Lodge History 5:Two Beams or Not Two Beams

by Judy Schuman, TPDS Historian
This is the fifth in a series of articles by Judy Schulman about Torrey Pines Lodge, whose 100th anniversary we celebrated on April 8, 2023.
When I was a docent in training, I was told that the two dark brown heavy beams in the Visitor Center came from the old Natural History Museum when it burned down. There are a few little problems with that. There are no scorch marks on the beams, and the Natural History Museum didn’t burn down until two years after the Lodge was built.*  Several sources suggest that the Guy Fleming residence, built in 1927, used these beams. So where exactly did those beams in the Visitor Center come from? Next time you are at the Lodge, take a look at them. You will notice that there are barnacles and barnacle borings on them. Although the exact answer to their origins isn’t known, there are two theories. One is that they came from removed pier pilings. The other is that they came from
the north from what is referred to as Benton Rafts. These were big rafts that were made up of thousands of logs lashed together […]. These rafts were floated in the ocean from Oregon to San Diego. For more information, please see below. The Lodge plans by architects Requa and Jackson only mentioned the following about the ceiling beams: “The two main beams in the lounge to be 12” diameter logs, with bark removed, extending through the walls, with pointed hewn ends and given two coats of Cabot’s Creosote Stain #342 before being placed.”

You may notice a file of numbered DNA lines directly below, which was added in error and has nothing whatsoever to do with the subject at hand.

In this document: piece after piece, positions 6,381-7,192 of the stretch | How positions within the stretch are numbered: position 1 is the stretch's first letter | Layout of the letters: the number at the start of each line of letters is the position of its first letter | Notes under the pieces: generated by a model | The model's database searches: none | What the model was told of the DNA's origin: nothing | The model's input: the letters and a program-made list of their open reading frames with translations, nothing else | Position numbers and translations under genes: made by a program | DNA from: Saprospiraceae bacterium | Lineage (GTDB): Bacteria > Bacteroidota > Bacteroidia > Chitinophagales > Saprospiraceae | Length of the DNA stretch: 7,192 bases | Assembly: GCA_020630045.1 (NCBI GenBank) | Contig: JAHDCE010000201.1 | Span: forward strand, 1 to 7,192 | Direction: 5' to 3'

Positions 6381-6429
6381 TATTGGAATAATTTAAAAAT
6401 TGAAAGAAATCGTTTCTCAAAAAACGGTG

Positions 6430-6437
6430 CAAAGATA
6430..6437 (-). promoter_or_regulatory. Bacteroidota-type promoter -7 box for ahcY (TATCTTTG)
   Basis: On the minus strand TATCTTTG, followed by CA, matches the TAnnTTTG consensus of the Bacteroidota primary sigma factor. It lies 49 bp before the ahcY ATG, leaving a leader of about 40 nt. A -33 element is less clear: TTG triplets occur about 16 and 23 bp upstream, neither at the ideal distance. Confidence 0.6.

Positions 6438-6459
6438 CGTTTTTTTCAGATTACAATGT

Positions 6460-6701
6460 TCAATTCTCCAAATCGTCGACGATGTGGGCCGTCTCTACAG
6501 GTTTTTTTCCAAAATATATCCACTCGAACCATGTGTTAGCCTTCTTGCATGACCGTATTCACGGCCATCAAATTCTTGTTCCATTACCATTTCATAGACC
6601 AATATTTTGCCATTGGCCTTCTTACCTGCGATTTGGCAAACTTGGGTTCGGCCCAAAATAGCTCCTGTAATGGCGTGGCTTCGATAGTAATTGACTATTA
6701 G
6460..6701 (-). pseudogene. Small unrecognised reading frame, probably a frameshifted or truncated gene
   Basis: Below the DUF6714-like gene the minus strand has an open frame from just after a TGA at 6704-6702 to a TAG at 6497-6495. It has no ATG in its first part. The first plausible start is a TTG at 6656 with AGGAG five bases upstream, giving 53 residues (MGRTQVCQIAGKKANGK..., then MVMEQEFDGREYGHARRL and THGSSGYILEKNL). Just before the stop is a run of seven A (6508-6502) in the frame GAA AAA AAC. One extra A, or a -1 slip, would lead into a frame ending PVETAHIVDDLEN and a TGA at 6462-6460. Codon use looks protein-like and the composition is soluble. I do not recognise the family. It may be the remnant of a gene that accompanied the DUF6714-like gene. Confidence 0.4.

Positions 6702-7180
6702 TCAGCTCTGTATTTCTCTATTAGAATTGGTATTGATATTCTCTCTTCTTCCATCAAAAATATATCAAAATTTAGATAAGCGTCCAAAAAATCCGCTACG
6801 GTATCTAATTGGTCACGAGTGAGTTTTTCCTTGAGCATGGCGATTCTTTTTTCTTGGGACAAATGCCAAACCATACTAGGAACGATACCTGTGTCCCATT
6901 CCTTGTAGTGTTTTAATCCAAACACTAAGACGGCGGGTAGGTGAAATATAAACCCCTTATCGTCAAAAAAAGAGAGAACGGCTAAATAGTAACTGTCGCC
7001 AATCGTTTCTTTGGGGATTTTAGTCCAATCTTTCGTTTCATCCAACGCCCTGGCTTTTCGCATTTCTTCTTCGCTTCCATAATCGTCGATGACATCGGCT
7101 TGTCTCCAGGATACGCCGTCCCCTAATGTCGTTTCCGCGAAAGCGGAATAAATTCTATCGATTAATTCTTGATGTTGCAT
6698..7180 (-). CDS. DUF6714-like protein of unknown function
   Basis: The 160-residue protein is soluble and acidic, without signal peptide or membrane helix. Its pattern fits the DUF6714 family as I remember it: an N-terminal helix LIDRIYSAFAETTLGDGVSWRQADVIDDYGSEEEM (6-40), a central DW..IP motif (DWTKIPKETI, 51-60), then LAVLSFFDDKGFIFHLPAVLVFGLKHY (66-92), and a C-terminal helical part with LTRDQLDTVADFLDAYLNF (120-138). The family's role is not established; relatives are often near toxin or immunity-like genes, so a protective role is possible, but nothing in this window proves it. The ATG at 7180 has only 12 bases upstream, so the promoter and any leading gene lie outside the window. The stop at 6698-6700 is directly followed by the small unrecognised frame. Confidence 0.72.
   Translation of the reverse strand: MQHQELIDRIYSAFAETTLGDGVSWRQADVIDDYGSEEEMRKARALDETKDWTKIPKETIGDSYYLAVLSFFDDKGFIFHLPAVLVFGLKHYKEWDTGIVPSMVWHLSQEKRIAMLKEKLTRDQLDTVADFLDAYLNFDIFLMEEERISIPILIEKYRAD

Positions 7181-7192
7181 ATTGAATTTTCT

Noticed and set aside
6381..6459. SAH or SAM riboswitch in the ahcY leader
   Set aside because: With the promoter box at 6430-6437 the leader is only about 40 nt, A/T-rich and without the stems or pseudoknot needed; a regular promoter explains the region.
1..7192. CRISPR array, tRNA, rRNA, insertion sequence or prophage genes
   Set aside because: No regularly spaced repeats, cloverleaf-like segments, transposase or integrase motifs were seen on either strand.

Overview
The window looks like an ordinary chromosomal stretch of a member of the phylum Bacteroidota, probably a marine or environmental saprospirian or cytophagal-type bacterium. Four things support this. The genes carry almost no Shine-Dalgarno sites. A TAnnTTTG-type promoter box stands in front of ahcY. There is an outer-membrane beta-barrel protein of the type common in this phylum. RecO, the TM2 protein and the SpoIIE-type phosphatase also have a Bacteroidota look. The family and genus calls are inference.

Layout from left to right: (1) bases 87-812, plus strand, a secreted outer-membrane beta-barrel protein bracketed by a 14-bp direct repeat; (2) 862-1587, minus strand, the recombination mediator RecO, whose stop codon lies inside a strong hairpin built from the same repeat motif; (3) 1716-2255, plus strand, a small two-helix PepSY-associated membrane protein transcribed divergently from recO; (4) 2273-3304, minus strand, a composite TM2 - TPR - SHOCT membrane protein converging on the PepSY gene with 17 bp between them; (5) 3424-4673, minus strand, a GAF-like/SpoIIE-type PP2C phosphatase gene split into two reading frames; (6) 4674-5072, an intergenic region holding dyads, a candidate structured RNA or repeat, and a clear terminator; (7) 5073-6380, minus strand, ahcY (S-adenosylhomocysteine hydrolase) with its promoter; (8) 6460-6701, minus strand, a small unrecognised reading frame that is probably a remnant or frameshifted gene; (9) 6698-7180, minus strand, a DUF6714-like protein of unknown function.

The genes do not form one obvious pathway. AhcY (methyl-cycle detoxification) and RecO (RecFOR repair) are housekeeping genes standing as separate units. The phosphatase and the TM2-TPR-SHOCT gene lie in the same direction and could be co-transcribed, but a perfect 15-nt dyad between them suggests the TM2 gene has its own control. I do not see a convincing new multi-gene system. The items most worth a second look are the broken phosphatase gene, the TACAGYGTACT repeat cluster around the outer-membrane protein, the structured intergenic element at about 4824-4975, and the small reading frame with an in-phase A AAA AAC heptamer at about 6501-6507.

* The book Inspired by Nature: The San Diego Natural History Museum After 125 Years doesn’t mention a fire in any of the five locations where the museum has existed (one downtown and four in Balboa Park). I am currently researching where the fire may have been. There was a fire in 1925 in the Civic Auditorium (formerly known as the Southern California Counties Building during the 1915 Expo). This would later become the current site of the Natural History Museum, which was built in 1932-33.

More Information about the Log Rafts

TPC Bird Hike

On a recent Saturday in April, a group of avid hikers set out to explore the early morning birds near Torrey Pines at Sorrento Valley Ponds. On their 1.36 mile hike, they discovered 34 different species. Many of them are climate threatened or endangered.

Here’s the list from eBird:

6 Mallard
1 Red-breasted Merganser
1 Eurasian Collared-Dove
4 Mourning Dove
6 White-throated Swift
3 Anna’s Hummingbird
2 Allen’s Hummingbird
1 American Coot
3 Killdeer
1 Great Blue Heron
4 Great Egret
3 Snowy Egret
1 Red-tailed Hawk
1 American Kestrel
1 Black Phoebe
2 American Crow
2 Common Raven
15 Northern Rough-winged Swallow
5 Bushtit
5 Wrentit
2 Marsh Wren
1 Western Bluebird
4 House Finch
1 Lesser Goldfinch
20 Song Sparrow
1 California Towhee
5 Spotted Towhee
2 Yellow-breasted Chat
2 Hooded Oriole
10 Red-winged Blackbird
1 Orange-crowned Warbler
9 Common Yellowthroat
4 Yellow Warbler
2 Black-headed Grosbeak

Number of Taxa: 34

by Robert Horstmann